Our entire short-term oriented indicators clearly turned bearish last week. From a pure price point of view, we can see that the S&P 500 closed 61 points below the bearish threshold from the Trend Trader Index. In this context, the S&P 500 is extremely far away from getting back into a short-term oriented uptrend. Furthermore, both envelope lines of this reliable indicator are still decreasing on a quite fast pace, which is another typical technical pattern for a strong short-term oriented down-trend. But the case is slightly different if we focus on the Modified MACD. Despite the fact that this indicator flashed a bearish ....
Four times a year publicly-traded companies release treasure troves of valuable information in the form of quarterly reports. Companies trading in the States are required to file 10-Qs with the US Securities and Exchange Commission by 40 calendar days after quarter-ends. Canadian companies have similar requirements at 45 days. In other countries with half-year reporting, many companies still partially report quarterly.
The idea of trading prices, as opposed to physical goods, eventually made its way to other markets. In 1981, the Chicago Mercantile Exchange (CME) launched the first cash-settled futures contract on the Eurodollar. Essentially, upon expiration of a cash-settled futures contract, the seller of the contact does not physically deliver the underlying asset but instead transfers the associated cash position. Once the US Commodities Futures Trading Commission (CFTC) approved the Eurodollar futures contract, exchanges began listing cash-settled futures contracts on traditional commodities.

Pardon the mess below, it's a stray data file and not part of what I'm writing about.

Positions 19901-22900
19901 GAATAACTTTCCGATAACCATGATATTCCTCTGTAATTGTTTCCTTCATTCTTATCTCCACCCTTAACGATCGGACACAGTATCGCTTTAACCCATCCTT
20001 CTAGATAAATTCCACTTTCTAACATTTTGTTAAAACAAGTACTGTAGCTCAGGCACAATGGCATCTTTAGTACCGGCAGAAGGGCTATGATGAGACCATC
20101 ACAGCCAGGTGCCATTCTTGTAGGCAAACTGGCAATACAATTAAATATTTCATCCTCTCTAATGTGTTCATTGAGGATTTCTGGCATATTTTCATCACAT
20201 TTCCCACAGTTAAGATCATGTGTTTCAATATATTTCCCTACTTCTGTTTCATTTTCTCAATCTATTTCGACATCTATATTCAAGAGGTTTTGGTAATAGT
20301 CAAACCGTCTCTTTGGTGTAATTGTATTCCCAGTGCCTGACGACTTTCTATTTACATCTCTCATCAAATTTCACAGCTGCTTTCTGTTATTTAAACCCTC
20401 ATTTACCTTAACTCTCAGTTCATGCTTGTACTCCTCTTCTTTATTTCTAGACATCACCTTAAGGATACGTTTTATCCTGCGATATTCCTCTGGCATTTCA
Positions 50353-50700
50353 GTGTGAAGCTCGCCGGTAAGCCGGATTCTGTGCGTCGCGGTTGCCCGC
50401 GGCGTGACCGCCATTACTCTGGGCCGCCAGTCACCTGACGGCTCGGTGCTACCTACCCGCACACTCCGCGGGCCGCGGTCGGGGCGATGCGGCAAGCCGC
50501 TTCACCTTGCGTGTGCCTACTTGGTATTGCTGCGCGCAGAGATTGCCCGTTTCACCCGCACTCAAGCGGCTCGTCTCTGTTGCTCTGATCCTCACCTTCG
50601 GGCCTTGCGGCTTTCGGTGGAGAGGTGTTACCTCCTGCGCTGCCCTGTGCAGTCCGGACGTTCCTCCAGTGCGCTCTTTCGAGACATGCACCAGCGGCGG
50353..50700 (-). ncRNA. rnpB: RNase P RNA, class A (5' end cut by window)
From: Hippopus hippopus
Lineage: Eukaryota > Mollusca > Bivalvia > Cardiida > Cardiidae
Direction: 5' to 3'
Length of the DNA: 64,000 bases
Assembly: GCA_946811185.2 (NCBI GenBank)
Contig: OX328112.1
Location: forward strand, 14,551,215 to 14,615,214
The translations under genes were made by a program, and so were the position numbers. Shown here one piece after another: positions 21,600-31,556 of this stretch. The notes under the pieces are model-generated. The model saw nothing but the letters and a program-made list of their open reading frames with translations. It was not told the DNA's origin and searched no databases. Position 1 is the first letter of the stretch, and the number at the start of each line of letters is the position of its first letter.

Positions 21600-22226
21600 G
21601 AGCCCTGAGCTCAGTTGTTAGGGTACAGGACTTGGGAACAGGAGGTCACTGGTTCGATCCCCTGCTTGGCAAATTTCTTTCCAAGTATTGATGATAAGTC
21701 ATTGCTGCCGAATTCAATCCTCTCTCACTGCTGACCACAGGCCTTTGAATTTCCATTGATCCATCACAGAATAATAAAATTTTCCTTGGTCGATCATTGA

So the market may be less driven by predictable patterns than our brains may lead us to believe. The track record of investors actually timing the market has been poor, perhaps due to emotions clouding judgement, and some past events such as the October 1987 market crash appear extremely hard to forecast because the causes of them are unclear, or at least still debated, even decades after the event. Then there are structural factors against market timing too in terms of both taxes, direct costs and the opportunity cost of being out of a market that has historically risen in value over time. To say nothing of the cost of your time. All of this is not to say that timing is impossible, but the odds appear in favor of the buy and hold investor rather than the market timer. Generally, if you have money to invest for the long term, it seems putting it to work quickly beats waiting to try and find the perfect moment to enter the market.
Muhurat means "Auspicious Hour" and according to it do the trading of the stocks which are good for long term. We suggest investors to do Mahurat Trading in stocks with token purchase. Take a delivery of the stocks which are good for long term perspective. Lots of trading firms give call to buy and sell for the same. One can refer the same if they are new to the trading in stock market. Do your proper stock analysis and trade in the stocks which are technically strong.